How predator incursions affect critical patch size: The role of the functional response

Research output: Contribution to journalArticle

38 Scopus citations

Abstract

Understanding the impact of habitat edges provides a key to deciphering how community dynamics change as functions of habitat structure and spatial scale. Motivated by studies of predation on bird nests in forest fragments and other cases of "cross-boundary subsidies," we present results from a partial differential equation model in which a patch-resident prey species suffers incidental mortality from a generalist predator species residing in the surrounding matrix habitat. We demonstrate that predator intrusions have the potential to induce critical patch size effects for the prey species, even when the prey's dynamics would otherwise preclude such effects. We also demonstrate that the existence of critical patch size effects depends on the functional response of the predator, with Lotka-Volterra and Type II functional responses generating the effect (but not Type III). We conclude by discussing how predator-induced critical patch size effects can influence opportunities for regionwide persistence of the prey by altering the fraction and spatial distribution of meaningful patches within a metapopulation.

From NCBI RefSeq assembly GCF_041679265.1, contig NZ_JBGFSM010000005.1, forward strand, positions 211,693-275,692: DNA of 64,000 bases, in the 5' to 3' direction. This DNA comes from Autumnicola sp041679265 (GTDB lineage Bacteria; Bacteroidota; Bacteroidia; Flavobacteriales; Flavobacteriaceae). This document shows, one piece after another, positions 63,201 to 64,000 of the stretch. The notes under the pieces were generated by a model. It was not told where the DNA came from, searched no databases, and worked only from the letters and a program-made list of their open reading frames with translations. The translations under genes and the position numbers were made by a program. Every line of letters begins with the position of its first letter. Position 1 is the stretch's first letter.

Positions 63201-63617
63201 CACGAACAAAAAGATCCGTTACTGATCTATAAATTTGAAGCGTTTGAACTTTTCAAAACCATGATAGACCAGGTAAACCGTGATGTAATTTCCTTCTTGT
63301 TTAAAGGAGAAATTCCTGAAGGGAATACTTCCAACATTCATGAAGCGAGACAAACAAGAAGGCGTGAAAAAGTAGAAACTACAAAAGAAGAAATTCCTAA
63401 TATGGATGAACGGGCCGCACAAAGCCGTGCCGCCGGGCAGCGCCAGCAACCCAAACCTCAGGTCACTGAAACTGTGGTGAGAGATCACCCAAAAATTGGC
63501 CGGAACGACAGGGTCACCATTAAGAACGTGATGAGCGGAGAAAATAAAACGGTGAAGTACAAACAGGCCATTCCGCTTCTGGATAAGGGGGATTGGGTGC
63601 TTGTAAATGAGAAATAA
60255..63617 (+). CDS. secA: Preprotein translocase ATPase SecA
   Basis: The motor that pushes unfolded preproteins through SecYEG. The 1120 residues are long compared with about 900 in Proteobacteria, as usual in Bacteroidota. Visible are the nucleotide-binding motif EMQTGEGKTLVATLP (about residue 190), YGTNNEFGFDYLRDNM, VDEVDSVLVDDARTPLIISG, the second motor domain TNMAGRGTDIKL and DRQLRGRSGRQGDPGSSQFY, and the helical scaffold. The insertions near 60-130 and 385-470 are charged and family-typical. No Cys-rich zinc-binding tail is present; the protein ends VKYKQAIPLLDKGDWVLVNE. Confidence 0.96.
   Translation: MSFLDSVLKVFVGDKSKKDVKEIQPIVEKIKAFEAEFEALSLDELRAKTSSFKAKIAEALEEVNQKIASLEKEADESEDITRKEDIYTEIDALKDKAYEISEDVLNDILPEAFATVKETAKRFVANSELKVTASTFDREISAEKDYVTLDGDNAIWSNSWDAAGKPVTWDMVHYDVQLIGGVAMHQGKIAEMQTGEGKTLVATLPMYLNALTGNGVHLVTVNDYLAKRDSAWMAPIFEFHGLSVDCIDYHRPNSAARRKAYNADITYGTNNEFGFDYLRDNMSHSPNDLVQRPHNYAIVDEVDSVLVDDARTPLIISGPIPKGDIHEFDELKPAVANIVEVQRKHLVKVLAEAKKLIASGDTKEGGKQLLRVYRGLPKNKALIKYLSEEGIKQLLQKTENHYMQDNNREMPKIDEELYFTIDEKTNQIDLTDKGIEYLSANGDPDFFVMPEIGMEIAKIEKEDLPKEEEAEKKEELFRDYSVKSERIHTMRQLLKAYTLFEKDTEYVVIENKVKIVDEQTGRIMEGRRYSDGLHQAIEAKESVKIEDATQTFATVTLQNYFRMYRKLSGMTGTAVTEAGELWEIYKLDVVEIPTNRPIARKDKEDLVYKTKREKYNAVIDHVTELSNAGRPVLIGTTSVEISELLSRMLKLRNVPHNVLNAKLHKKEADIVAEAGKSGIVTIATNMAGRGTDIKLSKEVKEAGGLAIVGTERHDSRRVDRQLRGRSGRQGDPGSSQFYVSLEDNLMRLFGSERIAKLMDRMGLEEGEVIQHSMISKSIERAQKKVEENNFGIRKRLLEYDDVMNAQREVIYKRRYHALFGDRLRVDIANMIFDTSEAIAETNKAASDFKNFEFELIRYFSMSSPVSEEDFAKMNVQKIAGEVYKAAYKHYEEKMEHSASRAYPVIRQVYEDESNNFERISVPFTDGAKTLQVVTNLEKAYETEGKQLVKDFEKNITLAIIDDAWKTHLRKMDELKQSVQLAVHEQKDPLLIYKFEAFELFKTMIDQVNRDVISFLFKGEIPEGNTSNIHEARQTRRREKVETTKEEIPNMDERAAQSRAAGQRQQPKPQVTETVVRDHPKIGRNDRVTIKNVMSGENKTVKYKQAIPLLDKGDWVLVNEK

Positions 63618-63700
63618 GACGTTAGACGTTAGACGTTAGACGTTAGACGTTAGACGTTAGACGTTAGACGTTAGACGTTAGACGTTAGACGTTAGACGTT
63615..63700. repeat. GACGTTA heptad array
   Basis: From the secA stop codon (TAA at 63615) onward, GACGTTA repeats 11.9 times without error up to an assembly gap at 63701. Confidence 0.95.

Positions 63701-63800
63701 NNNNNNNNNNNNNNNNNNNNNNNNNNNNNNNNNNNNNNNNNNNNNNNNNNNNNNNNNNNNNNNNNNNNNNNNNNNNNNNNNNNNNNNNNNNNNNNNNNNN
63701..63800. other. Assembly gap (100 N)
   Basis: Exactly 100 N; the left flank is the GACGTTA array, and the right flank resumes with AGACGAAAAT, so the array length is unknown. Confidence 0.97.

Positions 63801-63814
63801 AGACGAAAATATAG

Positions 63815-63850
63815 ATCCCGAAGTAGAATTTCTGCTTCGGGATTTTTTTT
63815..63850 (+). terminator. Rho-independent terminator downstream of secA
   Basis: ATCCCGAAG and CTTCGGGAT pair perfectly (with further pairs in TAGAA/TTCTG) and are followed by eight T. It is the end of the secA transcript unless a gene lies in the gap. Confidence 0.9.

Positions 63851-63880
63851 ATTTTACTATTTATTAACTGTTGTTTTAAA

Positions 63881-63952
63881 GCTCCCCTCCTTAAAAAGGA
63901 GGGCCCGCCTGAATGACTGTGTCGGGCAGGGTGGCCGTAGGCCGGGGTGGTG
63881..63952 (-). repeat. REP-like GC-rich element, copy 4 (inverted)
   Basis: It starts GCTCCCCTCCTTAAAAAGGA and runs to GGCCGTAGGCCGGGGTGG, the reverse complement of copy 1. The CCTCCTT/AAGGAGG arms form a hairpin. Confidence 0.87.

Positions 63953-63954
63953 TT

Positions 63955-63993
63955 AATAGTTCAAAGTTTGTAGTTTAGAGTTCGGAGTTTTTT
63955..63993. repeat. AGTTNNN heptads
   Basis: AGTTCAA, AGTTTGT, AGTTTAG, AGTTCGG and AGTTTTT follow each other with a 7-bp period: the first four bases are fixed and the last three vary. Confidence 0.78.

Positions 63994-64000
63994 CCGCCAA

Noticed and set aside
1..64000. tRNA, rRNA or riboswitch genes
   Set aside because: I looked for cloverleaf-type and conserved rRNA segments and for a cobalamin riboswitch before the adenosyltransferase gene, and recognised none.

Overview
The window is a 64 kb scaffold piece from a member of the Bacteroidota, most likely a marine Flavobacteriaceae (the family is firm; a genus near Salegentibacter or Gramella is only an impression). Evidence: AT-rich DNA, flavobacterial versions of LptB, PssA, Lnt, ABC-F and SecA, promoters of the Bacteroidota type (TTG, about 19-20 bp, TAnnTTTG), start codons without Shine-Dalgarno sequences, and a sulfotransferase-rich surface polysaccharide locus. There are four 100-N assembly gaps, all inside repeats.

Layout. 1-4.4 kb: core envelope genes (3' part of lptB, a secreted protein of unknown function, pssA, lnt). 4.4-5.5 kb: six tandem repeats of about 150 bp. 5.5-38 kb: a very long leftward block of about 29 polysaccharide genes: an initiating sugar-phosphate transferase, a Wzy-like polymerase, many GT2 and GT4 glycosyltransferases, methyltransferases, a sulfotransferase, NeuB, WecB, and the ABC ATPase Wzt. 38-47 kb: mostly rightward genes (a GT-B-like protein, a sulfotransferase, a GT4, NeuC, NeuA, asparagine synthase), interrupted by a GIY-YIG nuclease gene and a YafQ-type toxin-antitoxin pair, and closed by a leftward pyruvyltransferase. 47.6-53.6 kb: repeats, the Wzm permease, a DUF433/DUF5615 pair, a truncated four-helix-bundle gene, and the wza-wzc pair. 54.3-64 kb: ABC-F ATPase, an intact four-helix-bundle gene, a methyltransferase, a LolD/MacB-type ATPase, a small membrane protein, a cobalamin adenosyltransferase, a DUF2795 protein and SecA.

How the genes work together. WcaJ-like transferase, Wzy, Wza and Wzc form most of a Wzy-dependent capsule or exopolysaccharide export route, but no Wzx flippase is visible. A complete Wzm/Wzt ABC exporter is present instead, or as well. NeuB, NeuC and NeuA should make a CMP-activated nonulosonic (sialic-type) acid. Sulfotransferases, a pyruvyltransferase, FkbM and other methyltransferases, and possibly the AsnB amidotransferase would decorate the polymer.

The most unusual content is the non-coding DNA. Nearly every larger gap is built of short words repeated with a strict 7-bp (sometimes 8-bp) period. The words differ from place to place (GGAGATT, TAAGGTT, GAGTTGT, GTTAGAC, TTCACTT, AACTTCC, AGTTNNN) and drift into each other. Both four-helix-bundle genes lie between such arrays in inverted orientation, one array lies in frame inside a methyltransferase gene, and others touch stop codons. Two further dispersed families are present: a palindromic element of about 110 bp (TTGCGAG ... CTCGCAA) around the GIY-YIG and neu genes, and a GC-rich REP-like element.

Original languageEnglish (US)
Pages (from-to)368-375
Number of pages8
JournalAmerican Naturalist
Volume158
Issue number4
DOIs
StatePublished - Jan 1 2001
Externally publishedYes

Keywords

  • Edge effects
  • Generalist predators
  • Habitat fragmentation
  • Incidental predation
  • Metapopulation dynamics
  • Spatial subsidies

ASJC Scopus subject areas

  • Ecology, Evolution, Behavior and Systematics

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